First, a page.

But that's just the surface. Nissan is actually the first car company to partner with Microsoft on its new Connected Vehicle Platform, a suite of services built on Azure that will help those in the industry "create custom connected driving experiences."
Microsoft made clear it doesn't have plans to build a connected car of its own, and this isn't an in-car operating system, like Apple CarPlay or Android Auto.
Instead, Microsoft's Connected Vehicle Platform is akin to a service for others to utilize. It will stay agile, adapting to work on five key areas: predictive maintenance, improved in-car productivity, advanced navigation, customer insights and help building autonomous driving capabilities.
The platform will bring Microsoft tools and services, including Cortana, Skype for Business and Office 365, to cars. As an example of its capabilities, if you ask Cortana to set up a meeting while you're using your phone at home, the next time you get in the car, Cortana will remind you about the meeting and start the navigation to it.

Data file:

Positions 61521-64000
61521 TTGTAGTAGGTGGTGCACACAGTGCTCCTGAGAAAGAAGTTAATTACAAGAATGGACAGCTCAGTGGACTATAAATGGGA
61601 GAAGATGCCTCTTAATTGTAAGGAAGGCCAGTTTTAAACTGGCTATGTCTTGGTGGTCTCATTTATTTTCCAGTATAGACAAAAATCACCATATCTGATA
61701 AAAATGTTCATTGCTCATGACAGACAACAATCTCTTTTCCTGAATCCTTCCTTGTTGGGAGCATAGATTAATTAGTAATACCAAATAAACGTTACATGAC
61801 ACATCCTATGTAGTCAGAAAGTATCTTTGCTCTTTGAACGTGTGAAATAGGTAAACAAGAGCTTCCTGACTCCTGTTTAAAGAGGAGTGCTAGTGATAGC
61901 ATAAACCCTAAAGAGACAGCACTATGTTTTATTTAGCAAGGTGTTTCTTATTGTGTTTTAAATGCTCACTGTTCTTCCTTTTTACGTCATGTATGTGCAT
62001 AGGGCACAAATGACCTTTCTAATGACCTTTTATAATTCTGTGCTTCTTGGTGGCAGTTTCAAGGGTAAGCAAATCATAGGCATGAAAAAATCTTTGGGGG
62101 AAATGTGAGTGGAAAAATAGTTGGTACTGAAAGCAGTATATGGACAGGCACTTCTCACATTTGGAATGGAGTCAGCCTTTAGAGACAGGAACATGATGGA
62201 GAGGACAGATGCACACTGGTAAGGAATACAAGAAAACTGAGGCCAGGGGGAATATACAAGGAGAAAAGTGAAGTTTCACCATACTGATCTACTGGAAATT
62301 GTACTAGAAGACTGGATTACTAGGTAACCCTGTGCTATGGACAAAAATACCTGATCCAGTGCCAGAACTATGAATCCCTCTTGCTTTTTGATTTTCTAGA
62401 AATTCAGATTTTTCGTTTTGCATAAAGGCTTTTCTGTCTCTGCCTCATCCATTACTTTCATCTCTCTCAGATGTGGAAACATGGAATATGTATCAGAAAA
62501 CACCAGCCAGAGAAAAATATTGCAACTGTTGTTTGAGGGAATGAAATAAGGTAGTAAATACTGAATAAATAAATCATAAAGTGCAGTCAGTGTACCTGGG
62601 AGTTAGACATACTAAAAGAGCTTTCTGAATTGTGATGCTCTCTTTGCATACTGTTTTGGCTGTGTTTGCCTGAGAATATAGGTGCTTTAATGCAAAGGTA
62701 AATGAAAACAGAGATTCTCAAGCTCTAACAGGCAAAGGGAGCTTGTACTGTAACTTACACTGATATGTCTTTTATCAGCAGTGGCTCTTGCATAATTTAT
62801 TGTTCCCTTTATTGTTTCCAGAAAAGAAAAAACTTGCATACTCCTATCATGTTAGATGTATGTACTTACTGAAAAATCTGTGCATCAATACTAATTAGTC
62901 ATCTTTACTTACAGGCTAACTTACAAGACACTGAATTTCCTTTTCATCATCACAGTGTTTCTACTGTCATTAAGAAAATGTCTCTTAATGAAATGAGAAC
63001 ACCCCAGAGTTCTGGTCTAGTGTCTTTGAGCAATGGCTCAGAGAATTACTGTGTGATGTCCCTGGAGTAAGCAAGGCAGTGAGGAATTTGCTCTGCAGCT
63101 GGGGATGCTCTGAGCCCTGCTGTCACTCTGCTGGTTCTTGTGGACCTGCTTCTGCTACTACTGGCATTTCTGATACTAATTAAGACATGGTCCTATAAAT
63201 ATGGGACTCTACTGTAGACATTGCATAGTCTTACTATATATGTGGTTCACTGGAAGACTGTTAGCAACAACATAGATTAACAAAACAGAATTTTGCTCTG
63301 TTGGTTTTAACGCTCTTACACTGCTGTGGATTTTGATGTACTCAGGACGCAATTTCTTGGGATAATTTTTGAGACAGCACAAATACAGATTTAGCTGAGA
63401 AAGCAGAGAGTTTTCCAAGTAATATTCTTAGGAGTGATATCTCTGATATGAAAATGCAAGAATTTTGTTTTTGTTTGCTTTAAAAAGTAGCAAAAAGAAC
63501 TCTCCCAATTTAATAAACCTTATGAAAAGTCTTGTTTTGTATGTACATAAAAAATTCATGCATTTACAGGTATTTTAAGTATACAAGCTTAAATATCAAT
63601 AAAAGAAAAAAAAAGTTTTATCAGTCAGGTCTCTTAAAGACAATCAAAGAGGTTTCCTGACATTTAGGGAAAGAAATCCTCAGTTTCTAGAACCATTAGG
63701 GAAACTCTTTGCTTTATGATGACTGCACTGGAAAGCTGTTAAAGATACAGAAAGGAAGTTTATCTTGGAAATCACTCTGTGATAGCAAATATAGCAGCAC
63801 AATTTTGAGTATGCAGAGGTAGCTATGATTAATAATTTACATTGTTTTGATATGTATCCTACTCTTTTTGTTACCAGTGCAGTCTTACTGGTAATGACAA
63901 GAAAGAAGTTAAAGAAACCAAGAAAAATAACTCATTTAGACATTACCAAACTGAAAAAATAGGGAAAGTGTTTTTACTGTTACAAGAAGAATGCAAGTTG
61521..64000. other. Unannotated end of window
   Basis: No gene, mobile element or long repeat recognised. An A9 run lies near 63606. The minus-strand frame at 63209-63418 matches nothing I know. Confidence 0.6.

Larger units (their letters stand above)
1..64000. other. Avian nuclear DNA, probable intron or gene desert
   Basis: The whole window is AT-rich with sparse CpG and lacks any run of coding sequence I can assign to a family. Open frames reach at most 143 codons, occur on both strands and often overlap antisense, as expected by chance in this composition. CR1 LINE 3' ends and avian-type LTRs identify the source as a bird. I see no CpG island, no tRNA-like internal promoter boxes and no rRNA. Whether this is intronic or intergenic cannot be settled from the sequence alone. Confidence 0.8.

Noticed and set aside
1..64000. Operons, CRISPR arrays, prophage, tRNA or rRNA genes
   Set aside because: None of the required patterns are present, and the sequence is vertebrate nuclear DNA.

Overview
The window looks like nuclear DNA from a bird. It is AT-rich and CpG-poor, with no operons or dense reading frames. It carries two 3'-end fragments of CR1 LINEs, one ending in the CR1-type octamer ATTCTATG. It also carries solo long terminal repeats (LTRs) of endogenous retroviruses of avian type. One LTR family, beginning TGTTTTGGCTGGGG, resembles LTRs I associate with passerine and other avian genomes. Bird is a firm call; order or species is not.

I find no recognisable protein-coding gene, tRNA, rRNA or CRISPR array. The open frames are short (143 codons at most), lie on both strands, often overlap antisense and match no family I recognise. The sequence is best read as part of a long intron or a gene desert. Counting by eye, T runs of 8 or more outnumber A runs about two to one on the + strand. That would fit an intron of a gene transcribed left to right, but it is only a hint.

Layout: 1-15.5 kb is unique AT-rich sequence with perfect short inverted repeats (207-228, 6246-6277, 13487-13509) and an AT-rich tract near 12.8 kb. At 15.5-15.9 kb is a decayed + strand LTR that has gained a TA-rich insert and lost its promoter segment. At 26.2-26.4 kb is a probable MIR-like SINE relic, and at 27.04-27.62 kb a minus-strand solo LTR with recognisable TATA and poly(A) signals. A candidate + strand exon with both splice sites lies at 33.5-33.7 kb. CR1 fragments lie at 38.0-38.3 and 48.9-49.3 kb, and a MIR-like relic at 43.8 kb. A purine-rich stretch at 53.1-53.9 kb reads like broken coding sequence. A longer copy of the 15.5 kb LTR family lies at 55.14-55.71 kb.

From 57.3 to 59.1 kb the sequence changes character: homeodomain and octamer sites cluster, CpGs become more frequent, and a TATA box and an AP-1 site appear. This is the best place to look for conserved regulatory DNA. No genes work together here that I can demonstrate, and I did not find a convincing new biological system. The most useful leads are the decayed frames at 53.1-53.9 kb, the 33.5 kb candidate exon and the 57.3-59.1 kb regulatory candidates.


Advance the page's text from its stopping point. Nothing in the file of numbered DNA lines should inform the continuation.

As for Nissan, Microsoft said its services are destined for the car maker's next-gen connected vehicles, providing information on everything from navigation to predictive maintenance.
Nissan's news comes after BMW already announced it will integrate Cortana into its vehicles, at some point. Volvo's 90 Series will also feature Skype for Business, Microsoft noted.
The Connected Vehicle Platform will launch in a public preview later this year, Microsoft said. While some may be disappointed we're not in for a Windows Car, Microsoft is clearly serious about helping others delivers connected cars.